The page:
B.E. Sands, W.J. Sandborn, R. Panaccione, C.D. O’Brien, H. Zhang, J. Johanns, O.J. Adedokun, K. Li, L. Peyrin‑Biroulet, G. Van Assche, S. Danese, S. Targan, M.T. Abreu, T. Hisamatsu, P. Szapary, and C. Marano, for the UNIFI Study Group
n engl j med 2019 381;13
The efficacy of ustekinumab, an antagonist of the p40 subunit of interleukin-12 and interleukin-23, as induction and maintenance therapy in patients with ulcerative colitis is unknown.
We evaluated ustekinumab as 8-week induction therapy and 44-week maintenance therapy in patients with moderate-to-severe ulcerative colitis. A total of 961 patients were randomly assigned to receive an intravenous induction dose of ustekinumab (either 130 mg [320 patients] or a weight-range–based dose that approximated 6 mg per kilogram of body weight ) or placebo (319).
Patients who had a response to induction therapy 8 weeks after administration of intravenous ustekinumab were randomly assigned again to receive subcutaneous maintenance injections of 90 mg of ustekinumab (either every 12 weeks [172 patients] or every 8 weeks ) or placebo (175). The primary end point in the induction trial (week 8) and the maintenance trial (week 44) was clinical remission (defined as a total score of ≤2 on the Mayo scale [range, 0 to 12, with higher scores indicating more severe disease] and no subscore >1 [range, 0 to 3] on any of the four Mayo scale components).
The percentage of patients who had clinical remission at week 8 among patients who received intravenous ustekinumab at a dose of 130 mg (15.6%) or 6 mg per kilogram (15.5%)was significantly higher than that among patients who received placebo (5.3%) (P<0.001 for both comparisons). Among patients who had a response to induction therapy with ustekinumab and underwent a second randomization, the percentage of patients who had clinical remission at week 44 was significantly higher among patients assigned to 90 mg of subcutaneous ustekinumab every 12 weeks (38.4%) or every 8 weeks (43.8%) than among those assigned to placebo (24.0%) (P = 0.002 and P<0.001, respectively). The incidence of serious adverse events with ustekinumab was similar to that with placebo. Through 52 weeks of exposure, there were two deaths (one each from acute respiratory distress syndrome and hemorrhage from esophageal varices) and seven cases of cancer (one each of prostate, colon, renal papillary, and rectal cancer and three nonmelanoma skin cancers) among 825 patients who received ustekinumab and no deaths and one case of cancer (testicular cancer) among 319 patients who received placebo.
Ustekinumab was more effective than placebo for inducing and maintaining remission in patients with moderate-to-severe ulcerative colitis. (Funded by Janssen Research and Development; UNIFI ClinicalTrials.gov number, NCT02407236.)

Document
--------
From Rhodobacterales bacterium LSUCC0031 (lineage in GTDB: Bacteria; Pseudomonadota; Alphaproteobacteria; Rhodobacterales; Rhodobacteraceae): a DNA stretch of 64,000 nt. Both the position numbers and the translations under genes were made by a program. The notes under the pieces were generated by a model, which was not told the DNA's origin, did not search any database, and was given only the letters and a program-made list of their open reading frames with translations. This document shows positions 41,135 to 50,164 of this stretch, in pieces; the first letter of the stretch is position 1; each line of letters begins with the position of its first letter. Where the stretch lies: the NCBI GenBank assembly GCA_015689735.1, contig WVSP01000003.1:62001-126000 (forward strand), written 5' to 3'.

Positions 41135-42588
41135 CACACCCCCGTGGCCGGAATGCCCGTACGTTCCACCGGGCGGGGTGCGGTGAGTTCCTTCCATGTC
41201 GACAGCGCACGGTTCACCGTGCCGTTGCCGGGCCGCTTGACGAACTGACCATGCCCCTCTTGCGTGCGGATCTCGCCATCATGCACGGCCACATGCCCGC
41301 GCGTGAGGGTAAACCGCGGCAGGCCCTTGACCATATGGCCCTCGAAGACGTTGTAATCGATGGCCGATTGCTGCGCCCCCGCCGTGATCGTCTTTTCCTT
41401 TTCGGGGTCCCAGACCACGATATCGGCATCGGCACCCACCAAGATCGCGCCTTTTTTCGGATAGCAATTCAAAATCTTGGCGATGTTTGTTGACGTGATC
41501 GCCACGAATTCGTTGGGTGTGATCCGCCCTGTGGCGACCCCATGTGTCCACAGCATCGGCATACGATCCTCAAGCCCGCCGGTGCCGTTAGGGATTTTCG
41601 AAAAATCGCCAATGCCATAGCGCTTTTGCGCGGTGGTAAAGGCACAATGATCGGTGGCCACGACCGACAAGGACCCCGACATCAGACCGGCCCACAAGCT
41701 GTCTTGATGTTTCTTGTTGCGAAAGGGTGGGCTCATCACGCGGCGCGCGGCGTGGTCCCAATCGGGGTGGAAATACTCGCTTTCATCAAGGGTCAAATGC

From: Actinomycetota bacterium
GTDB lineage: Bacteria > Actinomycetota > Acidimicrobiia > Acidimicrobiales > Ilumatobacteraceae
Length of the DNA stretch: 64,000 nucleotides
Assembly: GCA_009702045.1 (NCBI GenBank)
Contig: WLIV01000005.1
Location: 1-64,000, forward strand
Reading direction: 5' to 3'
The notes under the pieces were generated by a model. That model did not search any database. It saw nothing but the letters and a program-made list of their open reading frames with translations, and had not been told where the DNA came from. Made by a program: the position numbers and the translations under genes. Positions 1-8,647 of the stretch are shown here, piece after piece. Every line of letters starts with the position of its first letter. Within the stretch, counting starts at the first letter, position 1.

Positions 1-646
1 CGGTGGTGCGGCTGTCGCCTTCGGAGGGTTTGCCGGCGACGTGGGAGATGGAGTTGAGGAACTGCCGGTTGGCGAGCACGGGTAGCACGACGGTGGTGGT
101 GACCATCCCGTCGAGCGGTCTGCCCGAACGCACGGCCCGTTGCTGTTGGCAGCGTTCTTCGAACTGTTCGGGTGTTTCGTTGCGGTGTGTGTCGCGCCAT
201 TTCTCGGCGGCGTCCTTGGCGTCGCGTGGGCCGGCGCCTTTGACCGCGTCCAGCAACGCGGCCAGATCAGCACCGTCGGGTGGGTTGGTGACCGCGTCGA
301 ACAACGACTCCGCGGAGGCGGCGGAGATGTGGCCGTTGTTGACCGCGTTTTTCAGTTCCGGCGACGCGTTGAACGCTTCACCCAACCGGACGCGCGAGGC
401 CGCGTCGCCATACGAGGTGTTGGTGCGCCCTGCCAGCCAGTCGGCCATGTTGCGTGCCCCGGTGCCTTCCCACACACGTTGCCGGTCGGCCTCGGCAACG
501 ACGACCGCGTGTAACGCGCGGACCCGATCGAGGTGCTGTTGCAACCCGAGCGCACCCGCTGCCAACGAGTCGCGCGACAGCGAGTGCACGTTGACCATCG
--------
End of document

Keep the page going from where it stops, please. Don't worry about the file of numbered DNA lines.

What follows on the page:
Remo Panaccione | Silvio Danese | William J. Sandborn | Christopher D. O'Brien | Yiying Zhou | Hongyan Zhang | Omoniyi J. Adedokun | Ilia Tikhonov | Stephan Targan | Maria T. Abreu | Tadakazu Hisamatsu | Ellen J. Scherl | Rupert W. Leong | David S. Rowbotham | Ramesh P. Arasaradnam | Bruce E. Sands | Colleen Marano
ClinicalTrials.gov number, NCT02407236
The ongoing UNIFI long-term extension evaluates subcutaneous ustekinumab for moderate-to-severe ulcerative colitis (UC) from weeks 44 through 220.
To assess efficacy (through week 92) and safety (through week 96) during the long-term extension
Overall, 399 responders to intravenous ustekinumab induction and who were randomised to maintenance therapy were treated in the long-term extension (115 received subcutaneous placebo, 141 received ustekinumab 90 mg every 12 weeks [q12w], and 143 received ustekinumab 90 mg q8w).
Placebo treatment was discontinued at unblinding after week 44. Partial Mayo scores were collected every 12 weeks and at each dosing visit after unblinding. Safety was evaluated throughout.
Among all patients randomised in maintenance, symptomatic remission rates (stool frequency = 0/1; rectal bleeding = 0) at week 92 were, 64.5% and 67.6% in the ustekinumab q12w and q8w groups, respectively. Among randomised patients treated in the long-term extension, 78.7% and 83.2% of patients receiving q12w and q8w, respectively, attained symptomatic remission at week 92; >95% of patients in symptomatic remission at week 92 were corticosteroid-free. Both Ustekinumab groups maintained efficacy through week 92. From weeks 44 to 96, adverse events (AEs) per hundred patient-years (PY) of follow-up for combined ustekinumab vs placebo were: 255.68 vs 267.93; serious AEs, 9.34 vs 12.69; malignancies (including non-melanoma skin cancers), 0.93 vs 1.49; and serious infections, 2.33 vs 2.99. One patient with multiple comorbidities who received one ustekinumab dose after dose adjusting from placebo experienced a fatal cardiac arrest.
The efficacy of ustekinumab in patients with UC was sustained through 92 weeks. No new safety signals were observed
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